Sell your damaged car for cash – we pay the best prices for damaged cars, with free collection

Road Signs – What is the Most Common & Uncommon Road Sign?


Have you driven for years and assume you know all the signs? Or perhaps you’re studying for your driving test and wondering which signs you might get tested on? Either way, the ability to recognise signs and act accordingly will make your experience as a driver safer and your decision making on the road faster.

There are hundreds of different road signs, each with its own unique meaning that must be memorised by drivers. Most signs will fall into one of the three below categories based on their shape.


Circular Road Signs

Signs that give orders. In order to drive legally, these signs must be followed. Circles with red borders instruct on what you cannot do. Circles with blue borders instruct on what you can do (such as ‘left turn ahead’).


Triangular Road Signs

Signs that warn you. Triangles that are equilateral will warn drivers of hazards ahead or a road layout such as sharp bends. In most cases, these signs will have a red border.


Rectangular Road Signs

Signs that inform you. White rectangular signs give directions on minor roads. Blue rectangular signs give information on motorways. Green rectangular signs give directions on primary roads. Rectangular signs can also be used for bus lanes and congestion charge zones.


Let’s take a look at the most common signs and a few not so common signs.

No U-Turns Allowed

The no U-turn sign is found at intersections where the driver is not legally allowed to make a turn to go in the opposite direction. If a driver needs to make a 180 degree turn, they must do so at an intersection where it is legal to do so.

Speed Limit Signs

An essential sign for traffic control are speed limit signs. These signs will vary in their number subject to what area you’re driving through. You may notice that many residential areas do not display speed limit signs. This is because the limit is 30mph and it’s assumed all drivers know this law.

No Entry

A prohibitory traffic sign, the no entry sign refers to no access for vehicles. The sign also indicates that no bicycles or buses are allowed to use the road either.

Stop Sign

A prohibitory traffic sign, the no entry sign refers to no access for vehicles. The sign also indicates that no bicycles or buses are allowed to use the road either. One of the most iconic and widely recognised road signs is the stop sign. It makes you do just that. Stop! It carries the stand alone red background colour in order to highlight its importance and it’s the only sign that is octagonal in shape. The sign lets drivers know there’s an intersection and an area where traffic might be moving in opposite or crossing directions.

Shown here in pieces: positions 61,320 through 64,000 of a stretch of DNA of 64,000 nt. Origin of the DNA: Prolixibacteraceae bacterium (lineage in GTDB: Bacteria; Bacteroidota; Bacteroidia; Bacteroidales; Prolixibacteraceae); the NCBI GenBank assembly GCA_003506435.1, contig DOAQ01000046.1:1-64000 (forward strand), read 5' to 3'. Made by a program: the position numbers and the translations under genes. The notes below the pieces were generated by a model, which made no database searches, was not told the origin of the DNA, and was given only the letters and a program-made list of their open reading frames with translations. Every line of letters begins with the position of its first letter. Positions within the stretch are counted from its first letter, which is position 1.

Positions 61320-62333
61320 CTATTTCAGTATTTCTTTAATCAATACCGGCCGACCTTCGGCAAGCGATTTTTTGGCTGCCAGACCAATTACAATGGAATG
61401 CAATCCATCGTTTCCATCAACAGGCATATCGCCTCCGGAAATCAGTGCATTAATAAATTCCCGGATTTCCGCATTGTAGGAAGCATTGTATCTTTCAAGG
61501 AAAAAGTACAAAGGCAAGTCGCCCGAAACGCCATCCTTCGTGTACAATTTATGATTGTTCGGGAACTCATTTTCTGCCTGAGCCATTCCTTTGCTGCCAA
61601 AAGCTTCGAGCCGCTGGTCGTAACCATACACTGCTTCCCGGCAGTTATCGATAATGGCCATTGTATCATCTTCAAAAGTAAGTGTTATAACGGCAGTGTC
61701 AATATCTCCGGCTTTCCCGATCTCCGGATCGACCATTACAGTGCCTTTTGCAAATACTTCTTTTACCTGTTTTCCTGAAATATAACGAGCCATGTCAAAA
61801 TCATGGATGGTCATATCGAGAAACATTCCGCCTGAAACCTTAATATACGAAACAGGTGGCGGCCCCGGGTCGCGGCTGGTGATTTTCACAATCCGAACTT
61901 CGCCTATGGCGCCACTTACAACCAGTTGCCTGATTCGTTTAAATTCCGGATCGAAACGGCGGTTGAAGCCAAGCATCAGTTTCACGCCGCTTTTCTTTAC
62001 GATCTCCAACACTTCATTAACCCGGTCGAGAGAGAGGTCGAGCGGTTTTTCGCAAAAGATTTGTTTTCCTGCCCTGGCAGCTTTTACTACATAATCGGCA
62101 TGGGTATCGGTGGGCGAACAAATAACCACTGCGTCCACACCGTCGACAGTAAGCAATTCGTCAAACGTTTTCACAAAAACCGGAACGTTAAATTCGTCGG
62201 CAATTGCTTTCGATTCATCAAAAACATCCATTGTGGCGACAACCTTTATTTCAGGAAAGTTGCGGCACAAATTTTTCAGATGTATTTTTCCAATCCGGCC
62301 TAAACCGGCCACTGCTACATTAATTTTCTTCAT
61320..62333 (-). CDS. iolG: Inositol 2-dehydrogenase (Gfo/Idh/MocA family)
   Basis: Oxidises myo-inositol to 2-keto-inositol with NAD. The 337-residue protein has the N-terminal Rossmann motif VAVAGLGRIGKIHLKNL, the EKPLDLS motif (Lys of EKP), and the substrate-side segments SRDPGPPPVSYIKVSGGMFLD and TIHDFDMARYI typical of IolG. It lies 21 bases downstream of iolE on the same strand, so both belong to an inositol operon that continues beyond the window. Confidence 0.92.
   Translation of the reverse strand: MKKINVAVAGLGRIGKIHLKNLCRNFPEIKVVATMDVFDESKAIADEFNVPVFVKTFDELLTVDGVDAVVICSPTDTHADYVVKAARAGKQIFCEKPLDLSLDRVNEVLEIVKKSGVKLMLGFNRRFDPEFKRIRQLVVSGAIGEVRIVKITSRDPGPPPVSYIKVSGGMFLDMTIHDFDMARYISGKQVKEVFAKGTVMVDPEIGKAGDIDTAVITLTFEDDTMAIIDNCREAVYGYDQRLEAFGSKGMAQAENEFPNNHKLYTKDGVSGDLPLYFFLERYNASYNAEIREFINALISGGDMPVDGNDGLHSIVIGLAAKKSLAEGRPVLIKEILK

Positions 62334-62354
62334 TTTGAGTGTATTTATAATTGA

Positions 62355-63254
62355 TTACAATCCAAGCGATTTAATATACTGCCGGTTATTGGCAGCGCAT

Give Way Sign

Give way signs are similar to the stop sign but used in less dangerous circumstances.. You will find give way signs in situations where merging drivers must prepare to stop if necessary to let another moving driver who is approaching proceed. Sometimes referred to as ‘yield signs’ if refers to a driver who has either stopped or slowed down to allow another vehicle through – the driver has ‘given way’ (or ‘yielded’).


Common UK Road Signs You Might Not Recognise

The majority of road signs on UK roads are self-explanatory. However there are a number of less known ones that simply need learning. Here’s a few of the less recognisable signs.

No Overtaking

This sign is often displayed when the road is too narrow or there is poor visibility or overtaking. It can also serve as a warning that there is a risk of vehicles pulling out of parking spaces which could lead to an increase in the risk of a head-on collision..

Surface Dressing

A sign with debris flying from your wheels could see you looking for your next U-turn opportunity. Fear not. This sign does not imply your tyres will burst if you drive over this surface. It simply refers to surfaces that aren’t tarmac and may have been resurfaced with ‘surface dressing’. This involves treating the road with a mixture of loose chippings and bitumen. You can drive over it but slow down as at speed, the chippings could damage your paintwork.

Staggered Junction

A sign indicating that there is a staggered junction ahead. Drivers may need to slow down in the middle of the road to turn right unless there is a turning refuge.

Minimum Speed Limit

This sign can be confused with a 30mph speed limit sign but those signs are on a white background with a red border. This white background and blue border sign means there is a minimum speed allowed unless you cannot comply for safety reasons.

T-junction with priority over vehicles from the right

Known as one of the most uncommon signs and one with a high percentage failure rate on theory tests! This sign lets the driver know they’re approaching a T-junction where there’ll be dotted lines on the road. The lines tell the traffic from the right to give way so you are safe to carry on turning without stopping for them.